Mike is a husband and father of two daughters and one son. Residing in Michigan, Mike is always looking for a reason to escape the cold weather and get to a beach!



Our sponsor, Tribevest provides the easiest way to form, fund, and manage your Investor Tribe with people you know, like, and trust. Tribevest is the Investor Tribe management platform of choice for Jim Pfeifer and the Left Field Investors’ Community.

Tribevest is a strategic partner and sponsor of Passive Investing from Left Field.

Chris Franckhauser

Vice President of Strategy & Growth, Advisory Partner

Chris Franckhauser, Vice President of Strategy & Growth, Advisory Partner for Left Field Investors, has been involved in real estate since 2008. He started with one single-family fix and flip, and he was hooked. He then scaled, completing five more over a brief period. While he enjoyed the journey and the financial tailwinds that came with each completed project, being an active investor with a W2 at the time, became too much to manage with a young and growing family. Seeing this was not easily scalable or sustainable long term, he searched for alternative ideas on where to invest. He explored other passive income streams but kept coming back to his two passions; real estate and time with his family. He discovered syndications after reconnecting with a former colleague and LFI Founder. He joined Left Field Investors in 2023 and has quickly immersed himself into the community and as a key member of our team.  

Chris earned a B.S. from The Ohio State University. After years in healthcare technology and medical devices, from startups to Fortune 15 companies, Chris shifted his efforts to consulting and owning a small apparel business when he is not working with LFI (Left Field Investors) or on his personal passive investments. A few years ago, Chris and his family left the cold life in Ohio for lake life in the Carolinas. Chris lives in Tega Cay, South Carolina with his wife and two kids. In his free time, he enjoys exploring all the things the Carolinas offer, from the beaches to the mountains and everywhere in between, volunteering at the school, coaching his kids’ sports teams and cheering on the Buckeyes from afar.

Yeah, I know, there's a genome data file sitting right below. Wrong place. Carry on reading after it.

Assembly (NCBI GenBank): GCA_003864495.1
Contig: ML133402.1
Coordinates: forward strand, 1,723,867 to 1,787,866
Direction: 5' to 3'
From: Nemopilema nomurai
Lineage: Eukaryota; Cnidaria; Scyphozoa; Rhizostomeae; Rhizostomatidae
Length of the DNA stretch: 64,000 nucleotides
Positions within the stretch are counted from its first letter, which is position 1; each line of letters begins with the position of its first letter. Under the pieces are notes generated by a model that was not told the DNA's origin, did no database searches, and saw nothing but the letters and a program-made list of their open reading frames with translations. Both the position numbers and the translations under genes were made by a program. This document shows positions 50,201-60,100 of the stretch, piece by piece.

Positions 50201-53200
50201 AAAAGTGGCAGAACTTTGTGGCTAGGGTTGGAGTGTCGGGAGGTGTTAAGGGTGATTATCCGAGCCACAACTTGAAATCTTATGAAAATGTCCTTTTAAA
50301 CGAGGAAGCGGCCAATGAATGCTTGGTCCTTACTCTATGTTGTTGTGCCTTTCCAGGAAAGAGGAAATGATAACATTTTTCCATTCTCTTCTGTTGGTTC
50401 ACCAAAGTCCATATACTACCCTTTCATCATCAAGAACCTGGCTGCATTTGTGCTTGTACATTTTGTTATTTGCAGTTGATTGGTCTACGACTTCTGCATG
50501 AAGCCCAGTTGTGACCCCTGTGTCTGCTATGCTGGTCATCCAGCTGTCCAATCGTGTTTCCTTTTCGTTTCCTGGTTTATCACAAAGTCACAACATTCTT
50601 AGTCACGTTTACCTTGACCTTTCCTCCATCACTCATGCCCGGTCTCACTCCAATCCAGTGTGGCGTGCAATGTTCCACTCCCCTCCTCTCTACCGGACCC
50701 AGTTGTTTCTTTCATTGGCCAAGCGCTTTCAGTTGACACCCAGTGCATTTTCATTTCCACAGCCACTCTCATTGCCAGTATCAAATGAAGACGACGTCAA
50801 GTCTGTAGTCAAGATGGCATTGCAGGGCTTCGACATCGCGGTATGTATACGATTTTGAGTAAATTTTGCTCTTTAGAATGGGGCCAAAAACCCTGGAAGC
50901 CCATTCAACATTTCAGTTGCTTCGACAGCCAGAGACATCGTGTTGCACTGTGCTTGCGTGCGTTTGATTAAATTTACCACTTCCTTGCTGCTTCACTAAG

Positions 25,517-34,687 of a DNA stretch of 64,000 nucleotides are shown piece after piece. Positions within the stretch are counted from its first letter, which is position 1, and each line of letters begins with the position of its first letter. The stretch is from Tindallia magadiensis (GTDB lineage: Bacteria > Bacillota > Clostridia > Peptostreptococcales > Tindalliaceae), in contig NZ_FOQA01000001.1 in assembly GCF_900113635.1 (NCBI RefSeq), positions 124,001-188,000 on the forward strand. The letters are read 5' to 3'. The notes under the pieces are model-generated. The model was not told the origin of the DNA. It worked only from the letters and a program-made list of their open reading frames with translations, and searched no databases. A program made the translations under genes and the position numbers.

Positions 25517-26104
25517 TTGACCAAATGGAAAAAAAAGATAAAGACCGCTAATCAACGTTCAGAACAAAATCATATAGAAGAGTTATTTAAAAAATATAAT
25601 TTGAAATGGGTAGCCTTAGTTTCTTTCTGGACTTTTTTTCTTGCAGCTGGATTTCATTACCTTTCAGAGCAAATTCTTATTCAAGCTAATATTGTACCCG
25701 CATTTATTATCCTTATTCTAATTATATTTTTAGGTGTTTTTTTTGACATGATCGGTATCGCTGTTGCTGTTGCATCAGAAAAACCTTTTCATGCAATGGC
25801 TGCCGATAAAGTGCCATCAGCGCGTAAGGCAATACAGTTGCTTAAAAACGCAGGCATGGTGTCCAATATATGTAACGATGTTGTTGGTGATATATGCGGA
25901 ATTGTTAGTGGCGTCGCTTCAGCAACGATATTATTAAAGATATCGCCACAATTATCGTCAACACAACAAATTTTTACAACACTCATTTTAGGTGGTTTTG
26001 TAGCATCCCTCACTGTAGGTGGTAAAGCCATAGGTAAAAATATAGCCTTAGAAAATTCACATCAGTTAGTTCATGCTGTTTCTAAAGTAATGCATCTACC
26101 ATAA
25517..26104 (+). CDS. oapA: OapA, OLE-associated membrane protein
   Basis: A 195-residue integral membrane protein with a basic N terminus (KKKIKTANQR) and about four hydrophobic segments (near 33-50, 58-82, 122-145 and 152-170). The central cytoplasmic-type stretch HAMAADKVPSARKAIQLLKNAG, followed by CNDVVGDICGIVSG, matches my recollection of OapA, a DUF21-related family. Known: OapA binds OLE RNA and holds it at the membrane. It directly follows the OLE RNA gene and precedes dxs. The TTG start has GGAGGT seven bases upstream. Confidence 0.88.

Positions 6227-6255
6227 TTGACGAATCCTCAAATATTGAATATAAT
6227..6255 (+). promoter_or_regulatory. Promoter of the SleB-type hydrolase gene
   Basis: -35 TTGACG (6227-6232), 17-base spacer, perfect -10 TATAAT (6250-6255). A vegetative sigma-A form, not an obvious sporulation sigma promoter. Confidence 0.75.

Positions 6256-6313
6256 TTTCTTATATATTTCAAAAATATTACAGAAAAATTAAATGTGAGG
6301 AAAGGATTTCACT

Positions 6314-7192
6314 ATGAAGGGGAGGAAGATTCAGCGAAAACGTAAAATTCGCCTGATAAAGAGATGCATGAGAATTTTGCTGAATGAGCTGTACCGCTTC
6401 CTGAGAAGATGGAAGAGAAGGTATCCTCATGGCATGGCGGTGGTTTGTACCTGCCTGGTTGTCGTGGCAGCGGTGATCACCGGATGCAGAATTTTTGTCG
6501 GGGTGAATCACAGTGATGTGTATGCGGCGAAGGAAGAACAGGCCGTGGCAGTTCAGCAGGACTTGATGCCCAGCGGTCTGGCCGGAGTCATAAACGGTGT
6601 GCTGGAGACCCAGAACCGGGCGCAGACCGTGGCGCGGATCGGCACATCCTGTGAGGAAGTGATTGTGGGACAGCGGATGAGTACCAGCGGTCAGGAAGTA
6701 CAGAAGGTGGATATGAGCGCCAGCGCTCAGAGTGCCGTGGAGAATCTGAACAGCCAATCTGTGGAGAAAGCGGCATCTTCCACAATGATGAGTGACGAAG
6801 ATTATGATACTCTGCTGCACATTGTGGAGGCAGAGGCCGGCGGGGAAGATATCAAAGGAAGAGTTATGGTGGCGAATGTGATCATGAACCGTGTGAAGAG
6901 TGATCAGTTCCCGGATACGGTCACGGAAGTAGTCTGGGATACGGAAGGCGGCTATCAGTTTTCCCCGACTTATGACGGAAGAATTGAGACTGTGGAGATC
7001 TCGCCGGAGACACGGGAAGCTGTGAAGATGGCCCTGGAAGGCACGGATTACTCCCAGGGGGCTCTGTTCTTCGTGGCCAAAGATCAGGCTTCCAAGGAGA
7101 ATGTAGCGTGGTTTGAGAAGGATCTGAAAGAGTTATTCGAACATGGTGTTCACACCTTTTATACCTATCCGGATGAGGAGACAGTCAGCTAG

Chris knows investing is a team sport. Being a strategic thinker and analytical by nature, the ability to collaborate with like-minded individuals in the Left Field Community and other communities is invaluable.  

Jim Pfeifer

President, Chief Executive Officer, Founder

Jim Pfeifer is one of the founders of Left Field Investors and the host of the Passive Investing from Left Field podcast. Left Field Investors is a group dedicated to educating and assisting like-minded investors negotiate the nuances of the passive investing landscape and world of syndications. Jim is a former financial advisor who became frustrated with the one-path-fits-all approach of the standard financial services industry. Jim now concentrates on investing in real assets that produce cash flow and is committed to sharing his knowledge with others who are interested in learning a different way to grow wealth.